James DiLapo’s original screenplay “Devils at Play” not only won the young screenwriter a 2012 Nicholl fellowship, it also landed on the 2012 Black List, garnering 28 votes, the 9th highest total of any script on the list this year. In January, Warner Bros. hired DiLapo to write the futuristic re-telling of Homer’s The Odyssey.
In addition for those of you who happen to be in Marfa, Texas this weekend, there is this:
James was kind enough to agree to an interview and recently we had a wide-ranging hour-long conversation in which we covered a lot of territory related to screenwriting. I will be posting the whole interview over the course of this week, definitely a Q&A you will want to read in its entirety as James offers some terrific insight into the craft.
Scottt: I’ve got some craft questions here. How do you come up with story ideas?
James: It hits me. I don’t go looking for them, they come looking for me. I find that the entry point for me typically, is the setting, and the world. Getting a chance to live in that place, and flesh out the characters and story within it, is where I get the most rush.
Scott: How much time do you spend in prep writing? You know, brainstorming, character development, plotting, research outlining?
James: I spend a lot of time on that. I actually have a tendency to write my stories as novellas first. I wrote “Devils At Play” that way before I wrote the script it. I recently finished one for “The Odyssey.” After I write it out that way, I go back and structure it more clearly in an outline.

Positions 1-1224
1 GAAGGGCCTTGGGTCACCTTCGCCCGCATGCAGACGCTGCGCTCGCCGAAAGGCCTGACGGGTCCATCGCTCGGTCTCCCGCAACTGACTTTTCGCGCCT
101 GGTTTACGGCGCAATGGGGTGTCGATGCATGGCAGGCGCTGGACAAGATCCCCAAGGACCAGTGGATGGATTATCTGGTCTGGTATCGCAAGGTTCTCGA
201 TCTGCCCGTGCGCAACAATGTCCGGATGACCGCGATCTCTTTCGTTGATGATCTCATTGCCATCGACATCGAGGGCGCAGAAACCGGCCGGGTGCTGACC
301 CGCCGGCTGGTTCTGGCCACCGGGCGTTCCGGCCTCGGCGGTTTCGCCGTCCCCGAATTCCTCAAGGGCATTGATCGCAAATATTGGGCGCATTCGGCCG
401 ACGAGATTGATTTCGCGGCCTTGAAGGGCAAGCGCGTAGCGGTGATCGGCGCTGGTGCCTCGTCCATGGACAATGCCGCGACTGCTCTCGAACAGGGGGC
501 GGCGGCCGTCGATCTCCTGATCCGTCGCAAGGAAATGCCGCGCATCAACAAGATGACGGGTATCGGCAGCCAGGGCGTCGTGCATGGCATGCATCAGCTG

The amazing challenge of our profession is that you have from page 1 to 120 to tell a story. A little bit more, or less, depending on the genre. You have to be so economical when you get down to what you’re showing the audience, and what you can afford not to show them. Outlines are crucial for that.
Scott: How do you go about developing your characters? Are there some specific tools that you find yourself using to do that?
James: One of the things I find extremely helpful comes Robert McKee’s Story. He says that you have to try to inhabit the head of yours characters and live with him for a while, almost like how an actor would. Whenever I struggled with lines in “Devils At Play” I would stop and would run the whole story in my head from the characters perspective, trying to feel what they are feeling and thinking how they would.
It’s not always easy. I think that’s probably the hardest element of screenwriting. You have to find a way to stretch beyond your own understanding and become, for a moment, someone who is so foreign to the way you live your life. In my experience, however, the more you do it, the better you get at it.